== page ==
You can go freestyle and make it up as you go along. Get freaky. As long as you are heading upstream you are going the right way.
On multiple occasions, we had to – or chose to as we’re mad – cross the water on fallen logs. This was great fun and felt like real Indiana Jones adventure stuff.
Watch out mind, those logs can get slippy. Even brave ol’ Indie must sprain an ankle at some point. Or worse still, slip and land legs akimbo on a log crushing his crystal skulls. Eek!
This is how people use to log-on before the internet.
The logs were cool but we have logs at home in the UK, the coolest thing on this part of the trek was to see how wild the jungle was here without any human presence messing it up.
A terrible place to drop your keys.
In particular, the roots of the trees were mindboggling, these guys were straight-up mental. They wiggled their way out from their respective trees like an explosion at a spaghetti factory or an orgy at the worm factory. Weird visual but look at the picture and you’ll get it.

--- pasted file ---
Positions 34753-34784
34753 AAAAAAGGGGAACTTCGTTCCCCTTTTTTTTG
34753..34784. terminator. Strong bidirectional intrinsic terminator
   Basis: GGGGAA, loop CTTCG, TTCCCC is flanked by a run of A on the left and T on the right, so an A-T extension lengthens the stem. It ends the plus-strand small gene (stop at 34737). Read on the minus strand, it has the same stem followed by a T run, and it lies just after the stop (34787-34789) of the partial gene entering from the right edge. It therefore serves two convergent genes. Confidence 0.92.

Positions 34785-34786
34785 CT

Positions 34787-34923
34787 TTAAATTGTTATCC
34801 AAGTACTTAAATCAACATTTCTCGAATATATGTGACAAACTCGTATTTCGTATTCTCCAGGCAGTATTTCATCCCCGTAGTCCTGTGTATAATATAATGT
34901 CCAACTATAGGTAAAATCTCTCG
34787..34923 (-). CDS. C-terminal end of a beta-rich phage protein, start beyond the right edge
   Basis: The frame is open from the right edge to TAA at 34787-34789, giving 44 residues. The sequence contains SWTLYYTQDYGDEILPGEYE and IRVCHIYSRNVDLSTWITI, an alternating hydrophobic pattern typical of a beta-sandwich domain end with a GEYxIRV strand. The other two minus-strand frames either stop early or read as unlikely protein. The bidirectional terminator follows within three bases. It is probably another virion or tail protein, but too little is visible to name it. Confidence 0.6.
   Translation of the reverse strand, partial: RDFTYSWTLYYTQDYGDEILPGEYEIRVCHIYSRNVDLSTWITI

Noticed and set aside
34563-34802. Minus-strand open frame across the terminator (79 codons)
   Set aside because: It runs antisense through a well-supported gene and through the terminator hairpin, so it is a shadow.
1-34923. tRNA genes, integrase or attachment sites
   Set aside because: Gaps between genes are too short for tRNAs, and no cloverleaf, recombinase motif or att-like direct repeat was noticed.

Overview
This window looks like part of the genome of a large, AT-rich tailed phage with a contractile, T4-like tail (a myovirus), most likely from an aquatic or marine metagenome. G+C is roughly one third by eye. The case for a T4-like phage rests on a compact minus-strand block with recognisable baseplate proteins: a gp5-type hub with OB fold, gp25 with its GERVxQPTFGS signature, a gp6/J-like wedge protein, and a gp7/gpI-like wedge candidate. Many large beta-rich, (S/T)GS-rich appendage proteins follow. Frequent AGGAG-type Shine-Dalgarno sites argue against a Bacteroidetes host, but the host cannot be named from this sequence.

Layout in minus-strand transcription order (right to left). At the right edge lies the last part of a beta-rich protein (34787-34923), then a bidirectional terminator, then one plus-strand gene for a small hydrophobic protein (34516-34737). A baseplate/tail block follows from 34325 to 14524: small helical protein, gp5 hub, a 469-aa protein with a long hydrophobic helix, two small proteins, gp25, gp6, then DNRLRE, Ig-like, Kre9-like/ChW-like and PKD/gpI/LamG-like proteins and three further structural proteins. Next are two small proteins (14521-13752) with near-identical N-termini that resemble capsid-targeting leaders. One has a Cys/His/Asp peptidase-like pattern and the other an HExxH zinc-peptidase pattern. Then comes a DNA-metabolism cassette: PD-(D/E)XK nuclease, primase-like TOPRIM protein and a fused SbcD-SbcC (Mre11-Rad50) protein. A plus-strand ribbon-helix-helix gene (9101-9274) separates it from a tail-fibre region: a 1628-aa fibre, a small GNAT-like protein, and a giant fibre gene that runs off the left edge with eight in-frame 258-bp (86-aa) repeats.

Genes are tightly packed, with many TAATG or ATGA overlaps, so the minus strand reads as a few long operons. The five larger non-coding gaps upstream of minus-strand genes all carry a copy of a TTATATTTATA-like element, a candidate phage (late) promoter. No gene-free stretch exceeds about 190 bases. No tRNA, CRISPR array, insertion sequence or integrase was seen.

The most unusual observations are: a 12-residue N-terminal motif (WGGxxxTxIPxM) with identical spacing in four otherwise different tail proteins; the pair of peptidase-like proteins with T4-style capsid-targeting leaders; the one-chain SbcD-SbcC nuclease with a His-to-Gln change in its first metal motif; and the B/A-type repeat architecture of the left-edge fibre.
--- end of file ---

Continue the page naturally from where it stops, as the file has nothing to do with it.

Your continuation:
It was hard to work out which roots belonged to which trees, it was a whole root spectacular.
On top of the raunchy root action, the creatures we spotted and heard along the way really created a feast of nature for us to devour.
There were ants of all shapes and sizes. Well, mainly ant-shaped but lots of different sizes. Including bullet ants. Watch out, you don’t want to step on one of those bad boys! No sirree.
There were butterflies galore and so many plants you’d have needed a year and a bus full of botanists to identify them all, including some mad bright blue ones the like of which I’ve never seen before.
Oh and the noises. So many weird jungle noises. There was one particular “squark” noise that was both fascinating and terrifying in equal measure. If you ever meet me ask me about it and I’ll do an impression of it for you.
We have no idea what creature it came from but if you ask me to guess I’d say a ten-foot lizard monster with sixteen eyes and snakes for fingers.